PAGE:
BRONX, NY, USA - Magda Linette turned pro in 2009, and she had to wait a decade before her first taste of WTA glory finally came this weekend at the NYJTL Bronx Open. In front of a packed house at the Cary Leeds Center for Tennis and Learning, Linette came back from a set down to stun Camila Giorgi and claim her first career title.

“It means the world to us,” an emotional Linette told press afterwards. “I’m 27, so it’s not super super young. So it means really a lot. It gives a lot of boost - you know, for the confidence, and also a reward. Finally, it’s a reward for us, for all the hard work.”

Read more: 'It means the world to us' - Qualifier Linette pulls off Giorgi upset, claims first career title in the Bronx

‘Hard work’ was certainly the theme for Linette in the Bronx. Ranked No.80 in the world, Linette had to fight through a full three rounds of qualifying just to reach the main draw. But with each match the Polish player grew more and more fearless. 

“I think it was a lot with the confidence,” Linette mused. “Because in the practices, I knew that I could do great - I’ve played in practices with many top players, and I know I’m able to beat them, but when I went to the matches, something was missing. And that was the confidence. Here, I was just finding it from match to match.”

She was fueled by frustration after spending an up-and-down season seeing her hard work on the practice court not translate onto her on-court results: a solid start in Hobart was followed by an illness in Australian Open, a deep run in Hua Hin by an injury during Fed Cup. In Madrid, it was food poisoning. 

“All the time it was something,” she lamented. But finally, after Rome Linette was finally healthy and playing well - and her game took off. She put in a head-turning performance at Roland Garros, taking defending champion Simona Halep to three sets, and recorded a career-best third round finish at Wimbledon. 

“I was really feeling that I’m playing so much better. Even in the preparations for the hardcourt season, I practiced with so many girls and I knew I’m playing so well, and I was just so frustrated that it does not show up in the results.”

Magda Linette reacts on match point in the final of the NYJTL Bronx Open. (Jimmie48 Photography/WTA)

For eight matches in a row at the Bronx, Linette grew in confidence - even if physically she was exhausted after 14 hours of tennis. She made a point to project a positive body language: during many points of her epic final against Giorgi, Linette seemed to run out of steam before eventually finding a second wind just in time to stay in it. 

“I just tried to lie to my body and myself a little bit,” she said. “When I was going down, in the next point I tried to maybe fake it, to be over-reactive maybe, sometimes, maybe be too loud. But I just had to somehow force myself to get that extra energy.”

Linette drew even more energy from the strong Polish support in the stands of the packed Stadium Court, and chants of “Mag-da! Mag-da!” willed her through the rollercoaster third set, where she had to turn around a break deficit. 

“I was really surprised how many Polish people are around here, so I’m really thankful for them that they came and supported me,” she acknowledged. “It’s great, because we don’t have a tournament in Poland, we’re not really used to having a home crowd. So it’s always that they come for the big tournaments, I’m so happy that they came to watch my final.”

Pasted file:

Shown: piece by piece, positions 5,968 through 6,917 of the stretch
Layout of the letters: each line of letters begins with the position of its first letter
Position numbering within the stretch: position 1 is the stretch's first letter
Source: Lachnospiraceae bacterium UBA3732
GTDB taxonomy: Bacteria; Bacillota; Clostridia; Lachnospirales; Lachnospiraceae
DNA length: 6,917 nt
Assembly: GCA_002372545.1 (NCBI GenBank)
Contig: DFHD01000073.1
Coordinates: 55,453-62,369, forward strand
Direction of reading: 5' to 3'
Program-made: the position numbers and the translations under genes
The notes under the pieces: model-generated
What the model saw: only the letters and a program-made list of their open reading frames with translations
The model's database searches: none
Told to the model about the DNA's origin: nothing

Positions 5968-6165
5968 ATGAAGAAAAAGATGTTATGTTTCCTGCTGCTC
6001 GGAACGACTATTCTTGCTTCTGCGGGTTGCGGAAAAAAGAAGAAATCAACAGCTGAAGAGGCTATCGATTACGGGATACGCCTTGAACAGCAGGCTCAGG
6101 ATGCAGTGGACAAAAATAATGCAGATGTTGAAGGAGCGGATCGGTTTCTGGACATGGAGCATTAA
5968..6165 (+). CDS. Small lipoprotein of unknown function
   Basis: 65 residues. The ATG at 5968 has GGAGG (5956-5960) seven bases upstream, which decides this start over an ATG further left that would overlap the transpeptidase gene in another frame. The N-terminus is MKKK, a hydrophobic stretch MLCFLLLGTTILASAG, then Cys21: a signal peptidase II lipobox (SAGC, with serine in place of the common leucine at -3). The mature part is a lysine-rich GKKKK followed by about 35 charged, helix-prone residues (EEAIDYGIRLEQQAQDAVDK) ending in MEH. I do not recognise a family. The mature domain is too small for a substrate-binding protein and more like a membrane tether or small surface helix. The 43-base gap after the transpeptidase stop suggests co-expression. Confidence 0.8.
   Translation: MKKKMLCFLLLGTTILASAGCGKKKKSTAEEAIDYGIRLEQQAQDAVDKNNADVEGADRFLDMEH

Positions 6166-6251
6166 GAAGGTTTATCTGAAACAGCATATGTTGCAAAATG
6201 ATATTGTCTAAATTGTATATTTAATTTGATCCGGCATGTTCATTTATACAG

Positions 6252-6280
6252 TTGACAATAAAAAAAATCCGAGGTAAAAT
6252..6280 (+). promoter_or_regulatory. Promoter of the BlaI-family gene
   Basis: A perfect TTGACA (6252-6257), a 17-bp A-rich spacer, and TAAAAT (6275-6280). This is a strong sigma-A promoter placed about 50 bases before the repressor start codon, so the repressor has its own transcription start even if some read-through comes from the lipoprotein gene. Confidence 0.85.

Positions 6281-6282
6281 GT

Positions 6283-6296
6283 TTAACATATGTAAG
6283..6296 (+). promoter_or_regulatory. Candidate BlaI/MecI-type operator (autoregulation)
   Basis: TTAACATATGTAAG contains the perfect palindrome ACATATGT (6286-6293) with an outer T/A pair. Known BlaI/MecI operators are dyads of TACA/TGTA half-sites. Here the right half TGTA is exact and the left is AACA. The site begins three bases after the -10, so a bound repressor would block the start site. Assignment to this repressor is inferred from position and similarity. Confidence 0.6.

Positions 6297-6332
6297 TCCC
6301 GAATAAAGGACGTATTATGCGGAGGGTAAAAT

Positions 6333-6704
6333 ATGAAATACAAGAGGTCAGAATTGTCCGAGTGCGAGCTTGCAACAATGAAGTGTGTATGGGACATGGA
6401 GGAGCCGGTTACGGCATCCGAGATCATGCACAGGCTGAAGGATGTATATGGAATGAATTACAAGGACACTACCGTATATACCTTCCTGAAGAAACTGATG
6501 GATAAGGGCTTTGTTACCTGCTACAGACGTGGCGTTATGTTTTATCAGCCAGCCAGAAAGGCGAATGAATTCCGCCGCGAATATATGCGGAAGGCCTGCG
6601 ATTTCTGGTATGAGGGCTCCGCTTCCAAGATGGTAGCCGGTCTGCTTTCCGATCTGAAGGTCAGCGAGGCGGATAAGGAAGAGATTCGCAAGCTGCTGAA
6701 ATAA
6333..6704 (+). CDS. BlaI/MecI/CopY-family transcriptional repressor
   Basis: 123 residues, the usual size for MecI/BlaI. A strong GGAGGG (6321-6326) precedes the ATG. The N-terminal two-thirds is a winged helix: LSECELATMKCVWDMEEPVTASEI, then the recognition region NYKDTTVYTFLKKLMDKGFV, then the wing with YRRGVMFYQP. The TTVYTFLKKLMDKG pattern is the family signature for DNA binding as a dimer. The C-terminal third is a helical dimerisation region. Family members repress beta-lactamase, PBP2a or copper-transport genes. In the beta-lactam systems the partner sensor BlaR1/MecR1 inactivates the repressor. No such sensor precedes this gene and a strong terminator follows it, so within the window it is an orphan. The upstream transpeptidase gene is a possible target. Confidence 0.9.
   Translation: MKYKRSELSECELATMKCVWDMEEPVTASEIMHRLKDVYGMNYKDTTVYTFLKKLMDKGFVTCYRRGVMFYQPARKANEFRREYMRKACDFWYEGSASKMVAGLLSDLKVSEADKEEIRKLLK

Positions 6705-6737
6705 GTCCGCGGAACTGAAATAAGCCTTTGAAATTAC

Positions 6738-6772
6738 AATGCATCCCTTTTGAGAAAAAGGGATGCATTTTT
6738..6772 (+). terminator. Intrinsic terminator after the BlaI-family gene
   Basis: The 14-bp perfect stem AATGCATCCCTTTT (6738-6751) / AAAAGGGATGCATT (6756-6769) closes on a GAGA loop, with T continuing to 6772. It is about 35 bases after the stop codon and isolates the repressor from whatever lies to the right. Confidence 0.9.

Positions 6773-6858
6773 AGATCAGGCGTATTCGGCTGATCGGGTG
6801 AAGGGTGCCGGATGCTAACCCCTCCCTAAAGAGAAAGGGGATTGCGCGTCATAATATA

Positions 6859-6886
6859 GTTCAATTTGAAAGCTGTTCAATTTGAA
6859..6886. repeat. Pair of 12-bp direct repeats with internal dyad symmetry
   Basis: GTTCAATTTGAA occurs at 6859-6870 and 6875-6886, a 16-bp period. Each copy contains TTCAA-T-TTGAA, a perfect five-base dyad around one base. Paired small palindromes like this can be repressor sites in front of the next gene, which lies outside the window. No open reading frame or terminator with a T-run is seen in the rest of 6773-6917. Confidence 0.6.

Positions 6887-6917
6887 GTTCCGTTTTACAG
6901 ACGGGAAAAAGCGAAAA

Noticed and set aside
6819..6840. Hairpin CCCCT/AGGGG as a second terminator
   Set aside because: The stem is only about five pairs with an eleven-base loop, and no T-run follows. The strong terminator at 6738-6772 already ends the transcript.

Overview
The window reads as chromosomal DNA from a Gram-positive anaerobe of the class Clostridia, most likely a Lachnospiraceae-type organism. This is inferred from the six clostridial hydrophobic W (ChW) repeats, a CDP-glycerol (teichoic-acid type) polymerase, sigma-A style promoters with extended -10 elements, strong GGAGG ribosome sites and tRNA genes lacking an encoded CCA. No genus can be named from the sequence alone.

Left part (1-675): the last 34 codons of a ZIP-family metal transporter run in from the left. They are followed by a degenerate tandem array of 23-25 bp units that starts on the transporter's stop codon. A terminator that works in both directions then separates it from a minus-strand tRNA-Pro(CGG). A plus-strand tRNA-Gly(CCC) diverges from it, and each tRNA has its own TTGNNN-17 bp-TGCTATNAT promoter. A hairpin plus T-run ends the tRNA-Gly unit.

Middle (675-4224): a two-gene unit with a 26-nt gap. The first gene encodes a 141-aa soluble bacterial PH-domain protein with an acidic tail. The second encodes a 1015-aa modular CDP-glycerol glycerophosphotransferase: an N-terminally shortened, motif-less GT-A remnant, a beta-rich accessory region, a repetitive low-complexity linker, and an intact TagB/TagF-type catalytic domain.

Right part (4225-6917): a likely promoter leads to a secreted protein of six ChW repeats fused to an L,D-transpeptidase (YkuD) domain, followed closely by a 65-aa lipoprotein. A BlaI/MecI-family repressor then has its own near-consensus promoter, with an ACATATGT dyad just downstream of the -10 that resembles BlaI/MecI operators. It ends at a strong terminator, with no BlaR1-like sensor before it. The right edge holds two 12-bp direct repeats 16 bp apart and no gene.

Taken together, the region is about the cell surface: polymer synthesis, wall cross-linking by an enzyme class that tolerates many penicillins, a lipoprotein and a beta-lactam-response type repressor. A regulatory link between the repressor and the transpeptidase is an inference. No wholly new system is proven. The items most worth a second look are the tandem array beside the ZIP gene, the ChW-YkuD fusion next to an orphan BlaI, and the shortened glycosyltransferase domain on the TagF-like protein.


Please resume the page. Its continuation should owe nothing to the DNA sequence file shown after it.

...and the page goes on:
Linette greets fans after the NYJTL Bronx Open final. (Jimmie48 Photography/WTA)

The seemingly-perpetual Polish No.2, Linette spent a decade of her career trailing fellow Pole Agnieszka Radwanska, the country’s first Grand Slam finalist and former second-ranked player in the world. This weekend, Linette became the first Polish player since Radwanska’s retirement to win a WTA title - but she already finds herself eclipsed by the next big thing in Polish tennis: current top-ranked Pole Iga Swiatek, the teenage wunderkind who reached the fourth round at Roland Garros earlier this year. 

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“I’m so happy [for them] because I know how tough it is,” Linette said of her fellow Polish players success, adding, “And you know, in our country Agnieszka was everything. Now, Iga is everything. I’m always in the shadow of somebody. 

“So I’m glad that I’m having this moment, because I worked for it so hard. I don’t have sponsorships, I don’t have a lot of media around me. We all do it with my team and the people who believe in me. It’s a family business, in a way for us. 

“So maybe that’s why it was so emotional for all of us, because in a way so many people told us it’s not going to happen, or doubted us, or tried to cheat us. But we always pushed through, and the guys always stayed with me for so many moments, especially [my coach] Izo [Zunic].”

But Linette can’t let herself savor her long-awaited moment of glory for too long. In two days, she’s set to be back on the tennis court again - this time, making her start at the US Open against Australia’s Astra Sharma.

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“I still don’t know how I’m gonna recover,” Linette said. “I’m glad that it’s a player that I know, I played against her before, I had chances against her. I lost, but I know that I will have a shot for sure. 

“If I’m going to play like I did this week, I’m definitely positive that it’s going to be a great match. I hope I can win, and I’m going to do everything that I can to win the first round, because I’m going to focus on every match - like here.

“I hope I’m just going to continue because now I know what it feels like to win a title, I know what it takes. I hope it’s going to be many more to come.”